The UN’s actions were born of the twin evils of “hatred and ignorance”.
Israel’s democracy is imperfect.
So is our own.
But let us be in no doubt.
The hatred of Israel – and the denial of the Jewish people’s right to self-determination – which Chaim Herzog spoke out against in 1975, is once again alive and well.
It doesn’t stem from a justifiable concern for the rights of the Palestinian people.
It has nothing to do with the tragic plight of Gaza, settlement building, or the nation state law.
It is born instead of hatred and ignorance.
And this hatred is the oldest hatred of them all.
Antisemitism, the writer Conor Cruise O’Brien, once suggested is “a very light sleeper”.
In America, we have seen it stalking the streets of Charlottesville and wreaking horror in Pittsburg just a few short weeks ago.
Across Europe, we are now having to refight a battle that many of us hoped had long been won.
From Poland through Hungary and France, we’re once again called to the barricades.
Here in Britain, it is – incredibly and shamefully – the Labour party where the battle is having to be fought.
It’s a battle to defend the world’s only Jewish state:
- a state established in the land of Israel in the wake of the Holocaust – the darkest hour in human history;
- a state which – uniquely in the region – embraces the values of democracy, free speech and respect for minorities;
- and a state which provides the ultimate safe haven for Jews the world over and which has never been more needed than it is today.
It’s a battle in which we stand by the Jewish community in this country:
We oppose those who claim they know better than Jews how to define antisemitism;
We challenge those who insult the memory of the six million by equating the actions of Israel with those of Nazi Germany;
and we reject vicious smear that charges of antisemitism are all about silencing legitimate criticism of Israeli government policies.
As Howard Jacobson eloquently argued earlier this year:
“Most Jews know what antisemitism is and what it isn’t.
Its history is written on the Jewish character in blood.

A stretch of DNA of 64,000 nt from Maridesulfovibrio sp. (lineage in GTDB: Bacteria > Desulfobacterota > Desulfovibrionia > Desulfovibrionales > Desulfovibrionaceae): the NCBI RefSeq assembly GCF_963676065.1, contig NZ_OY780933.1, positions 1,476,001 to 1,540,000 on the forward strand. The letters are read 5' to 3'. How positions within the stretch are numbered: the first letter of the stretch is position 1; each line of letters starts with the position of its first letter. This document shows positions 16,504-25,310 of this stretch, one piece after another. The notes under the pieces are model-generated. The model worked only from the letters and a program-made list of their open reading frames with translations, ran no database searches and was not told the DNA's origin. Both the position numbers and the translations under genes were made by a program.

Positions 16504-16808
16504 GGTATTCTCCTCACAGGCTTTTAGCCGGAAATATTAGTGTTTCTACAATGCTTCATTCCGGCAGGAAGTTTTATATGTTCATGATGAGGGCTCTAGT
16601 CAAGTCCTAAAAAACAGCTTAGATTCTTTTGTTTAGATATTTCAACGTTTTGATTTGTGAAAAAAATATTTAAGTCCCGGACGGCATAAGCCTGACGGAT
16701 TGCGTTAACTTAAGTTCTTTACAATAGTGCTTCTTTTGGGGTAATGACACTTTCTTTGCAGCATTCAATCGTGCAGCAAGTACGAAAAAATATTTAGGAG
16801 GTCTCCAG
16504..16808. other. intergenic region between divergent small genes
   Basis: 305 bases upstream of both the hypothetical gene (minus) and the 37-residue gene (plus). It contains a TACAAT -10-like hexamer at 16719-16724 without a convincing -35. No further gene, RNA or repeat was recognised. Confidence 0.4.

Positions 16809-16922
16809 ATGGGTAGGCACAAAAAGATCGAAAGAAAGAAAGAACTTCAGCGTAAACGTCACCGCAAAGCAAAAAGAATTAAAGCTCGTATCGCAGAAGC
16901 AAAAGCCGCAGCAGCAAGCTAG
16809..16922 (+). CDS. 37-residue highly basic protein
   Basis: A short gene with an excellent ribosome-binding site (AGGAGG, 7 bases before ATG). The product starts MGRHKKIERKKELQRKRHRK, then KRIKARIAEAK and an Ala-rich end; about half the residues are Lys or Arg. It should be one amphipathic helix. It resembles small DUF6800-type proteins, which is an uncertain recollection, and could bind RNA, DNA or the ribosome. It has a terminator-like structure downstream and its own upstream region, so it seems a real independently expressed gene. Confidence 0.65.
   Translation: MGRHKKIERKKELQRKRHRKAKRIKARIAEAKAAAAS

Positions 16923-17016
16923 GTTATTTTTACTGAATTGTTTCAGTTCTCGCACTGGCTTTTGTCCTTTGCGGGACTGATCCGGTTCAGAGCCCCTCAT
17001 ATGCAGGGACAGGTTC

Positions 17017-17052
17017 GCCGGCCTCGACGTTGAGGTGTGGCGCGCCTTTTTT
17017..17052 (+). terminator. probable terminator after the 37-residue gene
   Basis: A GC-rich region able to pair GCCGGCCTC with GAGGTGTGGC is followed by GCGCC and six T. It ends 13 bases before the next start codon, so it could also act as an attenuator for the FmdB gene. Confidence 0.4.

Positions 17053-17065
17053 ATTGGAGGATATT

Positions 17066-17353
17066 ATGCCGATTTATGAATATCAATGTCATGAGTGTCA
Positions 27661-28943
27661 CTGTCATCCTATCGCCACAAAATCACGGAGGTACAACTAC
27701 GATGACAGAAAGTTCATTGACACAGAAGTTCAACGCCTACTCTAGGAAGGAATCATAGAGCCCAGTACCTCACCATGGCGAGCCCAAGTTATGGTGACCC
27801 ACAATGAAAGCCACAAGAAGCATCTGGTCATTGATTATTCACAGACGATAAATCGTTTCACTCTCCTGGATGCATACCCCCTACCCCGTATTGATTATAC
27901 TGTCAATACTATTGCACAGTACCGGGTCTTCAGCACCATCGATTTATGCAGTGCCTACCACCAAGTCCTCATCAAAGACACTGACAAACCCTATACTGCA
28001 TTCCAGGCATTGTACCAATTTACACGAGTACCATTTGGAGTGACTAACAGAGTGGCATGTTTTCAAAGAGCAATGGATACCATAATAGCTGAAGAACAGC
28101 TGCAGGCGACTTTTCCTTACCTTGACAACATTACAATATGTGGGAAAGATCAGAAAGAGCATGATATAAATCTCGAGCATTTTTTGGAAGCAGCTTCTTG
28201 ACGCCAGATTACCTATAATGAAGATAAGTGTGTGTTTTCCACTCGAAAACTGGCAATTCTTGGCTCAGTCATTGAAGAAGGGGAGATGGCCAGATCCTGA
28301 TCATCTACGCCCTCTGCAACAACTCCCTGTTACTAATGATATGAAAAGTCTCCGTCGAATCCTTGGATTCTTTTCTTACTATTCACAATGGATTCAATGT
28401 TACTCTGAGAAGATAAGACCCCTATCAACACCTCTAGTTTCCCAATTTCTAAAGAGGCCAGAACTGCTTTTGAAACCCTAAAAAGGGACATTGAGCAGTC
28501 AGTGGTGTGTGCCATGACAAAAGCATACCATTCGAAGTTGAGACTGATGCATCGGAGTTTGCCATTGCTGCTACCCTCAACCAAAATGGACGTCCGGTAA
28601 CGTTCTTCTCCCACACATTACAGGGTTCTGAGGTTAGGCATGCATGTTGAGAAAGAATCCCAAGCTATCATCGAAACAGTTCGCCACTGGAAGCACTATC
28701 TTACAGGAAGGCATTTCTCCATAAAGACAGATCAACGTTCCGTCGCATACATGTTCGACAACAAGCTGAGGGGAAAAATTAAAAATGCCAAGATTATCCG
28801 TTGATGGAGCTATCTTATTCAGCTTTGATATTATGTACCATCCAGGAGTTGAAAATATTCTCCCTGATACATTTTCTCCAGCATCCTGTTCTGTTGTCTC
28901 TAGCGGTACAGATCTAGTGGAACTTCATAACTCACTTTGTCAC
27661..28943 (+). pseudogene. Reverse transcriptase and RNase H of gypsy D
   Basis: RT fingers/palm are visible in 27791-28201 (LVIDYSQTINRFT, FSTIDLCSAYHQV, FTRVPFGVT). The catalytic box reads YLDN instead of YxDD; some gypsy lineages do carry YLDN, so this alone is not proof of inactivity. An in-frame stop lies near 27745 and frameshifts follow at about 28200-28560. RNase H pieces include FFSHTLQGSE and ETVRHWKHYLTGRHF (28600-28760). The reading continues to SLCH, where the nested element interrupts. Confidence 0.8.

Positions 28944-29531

To invent it where it is not would be a sacrilege.”
Finally, it’s a battle for the soul of our party and the future of our country:
defending the values of equality, respect and tolerance;
honouring our cherished tradition of fighting racism wherever we find it;
and standing up to the politics of hatred and division.
So let me be clear, Mr Corbyn:
It is neither morally right nor at all acceptable to lay a wreath at the grave of those who order the torture and murder of people simply because they are Israelis.
It is neither principled nor brave to campaign for the right of people to call Israel a “racist endeavour” or to spin absurd antisemitic conspiracy theories blaming it for terror attacks.
And, no, it does not advance the cause of peace to snub our party’s comrades in Israel while calling Hamas terrorists friends and brothers.
Over the past few months, I have listened to the fear, the anger and the disbelief in the Jewish community these actions have rightly provoked.
It is now time to choose sides.
When it comes to the battle against antisemitism,
There’s no room for accommodation.
There’s no space for compromise.
There’s no time for equivocation.
We will challenge antisemitism wherever we find it.
We will oppose antisemitism wherever we see it.
We will confront antisemitism however powerful those who excuse it or propagate it are.
Neither I, LFI, or my parliamentary colleagues in this room will stand to one side.
We will not be intimidated, and we will not be silenced.
We will speak up and we will speak out.
And so let me give you this final solemn pledge:
In this fight against antisemitism,
I will never cower in the face of hatred and abuse.
However long it takes.
Whatever the personal cost.
I am with you, on your side.